bhaktyā mām abhijānāti
yāvān yaś cāsmi tattvataḥ
In the Foreword of the Krishna book, George Harrison writes “All you need is love (Krishna).”In parenthesis he writes “Krishna” to make it clear what he means. Because the love of the world is not spared from duality, it’s covered with lust and insecurities, and it’s not insured against accidents, separations, and death.
Krishna is the epitome of pure love. Many messengers of God have descended on earth to give us His love in a style best suited to the time, place, people, and circumstances. It is in Bhagavad Gita, the song of the God, that Krishna directly speaks to us of pure love. Amidst the biggest battle that humanity has ever seen, Krishna teaches love. His talks on the battlefield are timeless. They are eternal, and therefore, apply universally. Krishna substantiates the eternity of His message first in chapter four where He reminds Arjuna that He transferred this knowledge to Vivasvan, the sun god, 12000 crores years ago. And He demonstrates the truth by revealing His universal form later, of which we read in chapter 11.
Krishna’s love is translogical; beyond logic, but not illogical. He is oblivious to impurities. Srimad Bhagavatam describes Krishna as the “Universal Husband” and “Universal Lover”. In the world we live in, it’s impossible for a person to be a pure lover to everyone, but in the spiritual world, it’s impossible for Krishna to love only one and deprive others.
The Gita teaches us that we are originally pure lovers, temporarily covered with illusion. When our love is unconditionally directed toward Krishna, it becomes pure, because Krishna, the supreme beloved is the supreme purifier.
In the verse 18.55 of the Gita, Krishna says, One can understand Me as I am, as the Supreme Personality of Godhead, only by devotional service. And when one is in full consciousness of Me by such devotion, he can enter into the kingdom of God. In this verse, Krishna makes it clear that devotion or love can be directed only to His personal form, and in His original form He is accessible only to those whose consciousness is centered on him every moment.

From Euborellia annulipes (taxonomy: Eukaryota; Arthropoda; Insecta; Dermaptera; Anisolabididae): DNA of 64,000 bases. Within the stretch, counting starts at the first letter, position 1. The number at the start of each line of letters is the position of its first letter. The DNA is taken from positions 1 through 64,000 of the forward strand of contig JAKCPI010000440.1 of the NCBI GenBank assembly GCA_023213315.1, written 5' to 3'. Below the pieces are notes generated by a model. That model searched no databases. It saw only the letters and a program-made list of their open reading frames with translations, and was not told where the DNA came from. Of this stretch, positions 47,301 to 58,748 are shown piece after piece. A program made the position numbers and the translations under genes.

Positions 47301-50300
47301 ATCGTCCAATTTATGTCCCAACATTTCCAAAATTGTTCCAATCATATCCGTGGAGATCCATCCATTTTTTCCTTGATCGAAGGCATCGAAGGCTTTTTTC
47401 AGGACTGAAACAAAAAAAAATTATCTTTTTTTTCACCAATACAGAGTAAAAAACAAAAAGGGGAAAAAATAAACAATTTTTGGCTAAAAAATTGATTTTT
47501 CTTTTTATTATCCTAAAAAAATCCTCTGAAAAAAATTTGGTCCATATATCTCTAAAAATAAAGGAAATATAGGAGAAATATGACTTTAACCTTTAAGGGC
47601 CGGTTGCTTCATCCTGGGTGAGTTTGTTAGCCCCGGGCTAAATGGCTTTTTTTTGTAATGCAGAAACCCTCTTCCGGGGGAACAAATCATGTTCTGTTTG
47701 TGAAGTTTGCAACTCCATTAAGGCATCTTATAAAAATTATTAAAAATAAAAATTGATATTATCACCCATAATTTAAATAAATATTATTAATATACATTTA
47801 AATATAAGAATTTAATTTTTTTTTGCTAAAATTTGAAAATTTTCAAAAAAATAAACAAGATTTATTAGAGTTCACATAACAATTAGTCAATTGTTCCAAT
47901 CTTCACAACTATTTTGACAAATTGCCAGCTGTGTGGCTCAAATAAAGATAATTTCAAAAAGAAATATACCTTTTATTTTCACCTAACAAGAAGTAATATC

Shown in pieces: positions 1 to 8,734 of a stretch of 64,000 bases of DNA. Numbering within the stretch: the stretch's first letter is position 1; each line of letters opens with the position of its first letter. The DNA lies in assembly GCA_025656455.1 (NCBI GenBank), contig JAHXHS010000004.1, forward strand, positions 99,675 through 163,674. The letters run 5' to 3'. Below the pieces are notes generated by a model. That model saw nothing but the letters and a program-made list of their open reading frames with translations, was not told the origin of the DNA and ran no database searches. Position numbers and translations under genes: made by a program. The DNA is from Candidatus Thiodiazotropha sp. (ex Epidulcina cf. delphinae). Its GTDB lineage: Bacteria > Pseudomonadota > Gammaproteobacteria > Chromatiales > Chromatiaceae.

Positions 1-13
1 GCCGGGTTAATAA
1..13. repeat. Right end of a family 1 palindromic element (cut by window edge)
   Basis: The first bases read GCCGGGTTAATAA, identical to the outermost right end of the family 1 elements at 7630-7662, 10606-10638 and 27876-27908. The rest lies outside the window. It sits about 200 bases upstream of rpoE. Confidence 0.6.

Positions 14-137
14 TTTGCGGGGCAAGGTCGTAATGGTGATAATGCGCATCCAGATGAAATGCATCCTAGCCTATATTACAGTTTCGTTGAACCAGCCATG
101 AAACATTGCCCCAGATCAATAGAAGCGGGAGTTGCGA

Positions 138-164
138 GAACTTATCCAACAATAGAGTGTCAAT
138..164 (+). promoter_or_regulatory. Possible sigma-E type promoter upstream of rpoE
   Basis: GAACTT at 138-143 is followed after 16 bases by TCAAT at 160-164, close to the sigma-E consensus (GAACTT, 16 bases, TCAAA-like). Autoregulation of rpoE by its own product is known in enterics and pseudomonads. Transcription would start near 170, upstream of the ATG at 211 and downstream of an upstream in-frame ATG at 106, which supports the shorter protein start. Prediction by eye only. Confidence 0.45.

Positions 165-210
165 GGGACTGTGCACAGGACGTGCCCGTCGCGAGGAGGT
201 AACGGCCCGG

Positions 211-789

Love is demanding! We can’t pay its price, but we must become the price. Nothing less will do. And when we put ourselves at stake wholeheartedly, Krishna reveals His form to us, He gives us a seat in His heart, and He makes a space for us in his kingdom, which most people call the kingdom of God, and which is revealed in devotional scriptures as KrishnaLoka or Goloka Vrindavan. This planet is beyond the space of our universe. It’s the peak of reality.
Those whose aim is liberation (jnanis) fall short of the qualification of recovering their identities as pure lovers. Those with their focus on philanthropic karmas or vedically-good karmas too are not eligible. A devotee realizes that before she loves the entire creation, she should love the creator. This is the purest karma. All other karmas are subordinate to this karma.
At the highest stage of bhakti, karma and jnana cease because what we do or want to do from moment to moment is absolutely in relation to the Supreme Person Krishna. What remains of our desires for knowledge and knowledge itself is Krishna. He purifies us of all the embellishments that come in the way of His devotees and Himself. In Chaitanya Bhagvat we learn that when Nitai became Krishna Chaitanya, the grammar he taught also became replete with Krishna.
Krishna is the goal, not the means. Srila Prabhupada explains that bhakti begins after liberation, and it continues forever. Liberation means purifying oneself of material impurities such as, lust, anger, greed, envy, illusion, and madness. What remains after these impurities are flushed out of our hearts? Is it emptiness? Or, is it nothingness? None of these! A heart free from impurities becomes a throne for Krishna. It becomes eligible for pure love. Krishna Prema. As Krishna becomes seated in our hearts, we become ready to enter the kingdom of God.